As I mentioned a few times this morning, President Obama’s NCAA Tournament bracket was unveiled today.
If you haven’t yet seen it, here it is, followed by a few quick reasons why Obama’s picks and strategy are worth considering (independent of whatever unspoken political objectives they surely serve).
Click image to enlarge.
Naturally, Obama is being criticized, as any President would, for taking time away from more pressing matters to worry about college hoops. I’ll leave it to you to decide whether he should or should not complete a bracket and whether any national TV network should give him an annual platform to do so.
This is a sports blog, not a politics blog, so those questions aren’t really our concern.
The reason why I have posted about the President’s bracket is because a) people care – it’s the most famous single NCAA Tournament bracket out there, all things considered; and b) the President’s chalky pick strategy may not be much fun or all that interesting, but it sure has proven successful.
Remember, last year the President nailed 29 out of 32 first round games. Obviously his bracket fell apart a bit once it got to the Final Four, but whose didn’t with one of the First Four teams (VCU), a Horizon League team (Butler), and a 9th-place regular season finisher in its conference (UCONN) all getting there.
Remember, as I told you Monday, the last two Final Fours, which have featured seven non-#1 seeds, have been extreme outliers within the context of NCAA Tournament history. Of course you should pick a lower seed if you feel strongly about them, or if you have a personal attachment to them (like I do with IU, hence this), but for the most part you should pick the favorites…just as President Obama has done above. Neither President Obama nor anyone else who predicts like this will ever get the “perfect bracket” because we know crazy upsets will happen; but trying to predict where those upsets will happen is usually a fool’s errand.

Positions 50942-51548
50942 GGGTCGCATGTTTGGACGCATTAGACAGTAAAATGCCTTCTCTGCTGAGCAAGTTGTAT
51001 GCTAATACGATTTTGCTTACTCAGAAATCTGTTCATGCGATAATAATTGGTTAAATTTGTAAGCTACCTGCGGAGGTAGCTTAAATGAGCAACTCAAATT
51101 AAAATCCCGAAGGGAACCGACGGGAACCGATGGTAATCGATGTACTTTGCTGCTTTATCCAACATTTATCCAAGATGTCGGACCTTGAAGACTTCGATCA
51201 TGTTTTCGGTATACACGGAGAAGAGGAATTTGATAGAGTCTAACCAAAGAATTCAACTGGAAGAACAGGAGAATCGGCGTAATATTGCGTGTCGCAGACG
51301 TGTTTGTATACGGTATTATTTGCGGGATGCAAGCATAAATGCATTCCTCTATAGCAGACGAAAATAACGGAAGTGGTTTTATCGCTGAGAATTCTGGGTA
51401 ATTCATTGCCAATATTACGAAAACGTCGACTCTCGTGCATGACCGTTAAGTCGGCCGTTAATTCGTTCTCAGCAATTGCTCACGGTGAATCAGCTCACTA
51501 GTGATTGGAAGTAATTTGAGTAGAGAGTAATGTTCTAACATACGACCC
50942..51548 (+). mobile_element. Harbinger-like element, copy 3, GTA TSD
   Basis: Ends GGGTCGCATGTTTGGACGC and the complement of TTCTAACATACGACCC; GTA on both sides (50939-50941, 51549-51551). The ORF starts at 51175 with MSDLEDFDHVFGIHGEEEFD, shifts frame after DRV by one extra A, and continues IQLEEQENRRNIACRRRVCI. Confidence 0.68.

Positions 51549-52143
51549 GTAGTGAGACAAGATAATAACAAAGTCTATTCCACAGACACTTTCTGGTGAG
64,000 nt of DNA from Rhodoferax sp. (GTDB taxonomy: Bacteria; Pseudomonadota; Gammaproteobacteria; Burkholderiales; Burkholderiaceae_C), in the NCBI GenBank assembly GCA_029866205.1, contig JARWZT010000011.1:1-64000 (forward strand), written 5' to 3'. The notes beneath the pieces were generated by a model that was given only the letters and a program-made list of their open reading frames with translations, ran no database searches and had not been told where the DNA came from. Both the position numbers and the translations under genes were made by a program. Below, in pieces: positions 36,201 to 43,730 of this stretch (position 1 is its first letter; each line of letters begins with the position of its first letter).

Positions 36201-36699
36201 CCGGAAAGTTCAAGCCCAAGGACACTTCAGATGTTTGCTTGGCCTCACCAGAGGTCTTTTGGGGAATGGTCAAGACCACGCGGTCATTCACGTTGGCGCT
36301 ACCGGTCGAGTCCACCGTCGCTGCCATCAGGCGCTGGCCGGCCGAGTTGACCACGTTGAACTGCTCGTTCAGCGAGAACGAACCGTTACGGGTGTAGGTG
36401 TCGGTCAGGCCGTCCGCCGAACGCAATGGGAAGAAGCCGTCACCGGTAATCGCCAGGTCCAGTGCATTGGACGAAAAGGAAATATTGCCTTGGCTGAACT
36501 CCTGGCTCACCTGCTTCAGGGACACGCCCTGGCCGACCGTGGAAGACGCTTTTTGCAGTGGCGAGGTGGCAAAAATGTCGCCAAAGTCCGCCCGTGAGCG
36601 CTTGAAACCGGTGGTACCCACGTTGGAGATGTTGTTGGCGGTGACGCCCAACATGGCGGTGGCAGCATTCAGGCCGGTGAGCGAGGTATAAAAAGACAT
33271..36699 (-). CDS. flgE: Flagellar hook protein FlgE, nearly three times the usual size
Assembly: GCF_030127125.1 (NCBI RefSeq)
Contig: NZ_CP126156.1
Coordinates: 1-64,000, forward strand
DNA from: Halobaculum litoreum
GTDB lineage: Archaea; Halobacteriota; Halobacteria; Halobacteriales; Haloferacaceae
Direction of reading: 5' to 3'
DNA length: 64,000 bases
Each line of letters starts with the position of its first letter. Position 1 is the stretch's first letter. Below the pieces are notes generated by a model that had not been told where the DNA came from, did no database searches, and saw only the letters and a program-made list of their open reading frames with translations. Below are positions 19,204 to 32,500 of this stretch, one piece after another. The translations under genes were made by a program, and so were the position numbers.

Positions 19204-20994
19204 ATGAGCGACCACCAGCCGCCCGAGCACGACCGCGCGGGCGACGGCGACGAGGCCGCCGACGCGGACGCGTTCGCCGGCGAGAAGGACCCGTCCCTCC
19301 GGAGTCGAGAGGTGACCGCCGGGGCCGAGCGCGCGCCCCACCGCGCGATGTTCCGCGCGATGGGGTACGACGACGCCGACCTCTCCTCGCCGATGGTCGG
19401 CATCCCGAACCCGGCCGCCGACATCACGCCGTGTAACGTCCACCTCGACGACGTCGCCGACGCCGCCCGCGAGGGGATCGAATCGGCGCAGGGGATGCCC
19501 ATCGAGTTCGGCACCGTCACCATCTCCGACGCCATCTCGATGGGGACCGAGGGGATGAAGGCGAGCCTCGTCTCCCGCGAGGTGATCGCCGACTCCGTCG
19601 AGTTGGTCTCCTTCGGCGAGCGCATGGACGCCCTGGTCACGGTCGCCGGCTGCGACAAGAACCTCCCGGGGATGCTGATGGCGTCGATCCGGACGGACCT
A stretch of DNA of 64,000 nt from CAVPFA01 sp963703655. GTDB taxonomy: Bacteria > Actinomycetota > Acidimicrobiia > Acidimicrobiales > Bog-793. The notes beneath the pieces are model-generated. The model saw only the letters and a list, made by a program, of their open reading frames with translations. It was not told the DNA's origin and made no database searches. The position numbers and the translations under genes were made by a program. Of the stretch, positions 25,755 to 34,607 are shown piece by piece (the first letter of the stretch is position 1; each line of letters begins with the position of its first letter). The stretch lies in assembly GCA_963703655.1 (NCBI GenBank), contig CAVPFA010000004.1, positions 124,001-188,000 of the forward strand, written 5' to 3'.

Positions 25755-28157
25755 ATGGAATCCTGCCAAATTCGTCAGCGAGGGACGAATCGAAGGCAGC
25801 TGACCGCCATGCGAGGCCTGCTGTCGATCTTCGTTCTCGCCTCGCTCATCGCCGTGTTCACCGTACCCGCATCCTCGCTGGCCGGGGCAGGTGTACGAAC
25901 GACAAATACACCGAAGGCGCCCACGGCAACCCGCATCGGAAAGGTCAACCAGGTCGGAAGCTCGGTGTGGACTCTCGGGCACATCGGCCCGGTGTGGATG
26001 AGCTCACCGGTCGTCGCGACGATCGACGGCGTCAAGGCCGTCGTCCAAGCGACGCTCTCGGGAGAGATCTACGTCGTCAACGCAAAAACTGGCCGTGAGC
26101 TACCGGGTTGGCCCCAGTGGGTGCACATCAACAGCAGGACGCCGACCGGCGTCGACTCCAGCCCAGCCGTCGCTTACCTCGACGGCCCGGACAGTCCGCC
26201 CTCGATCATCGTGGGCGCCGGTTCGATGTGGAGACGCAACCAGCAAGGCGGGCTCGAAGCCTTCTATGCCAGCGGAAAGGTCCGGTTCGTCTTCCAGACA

The point is this: if your #1 goal in whatever NCAA Tournament pools you’re entering is to win, you increase your chances by going mostly chalk and being very, very selective about where you choose lower seeds to beat higher seeds, especially before the Elite 8 and Sweet 16 rounds; and once you get there, definitely go with the better seeds in matchups where there is a large seed disparity, because those rounds are where Cinderellas, for the most part, go to die.
So mock and criticize the President all you want for his picks, along partisan and/or non-partisan lines; and accuse him of making certain picks for political reasons, which he surely does; but just remember that actual final bracket is a pretty good guide for putting the odds for victory in your favor.
And for that Mr. President, I salute you. Now give me some dap.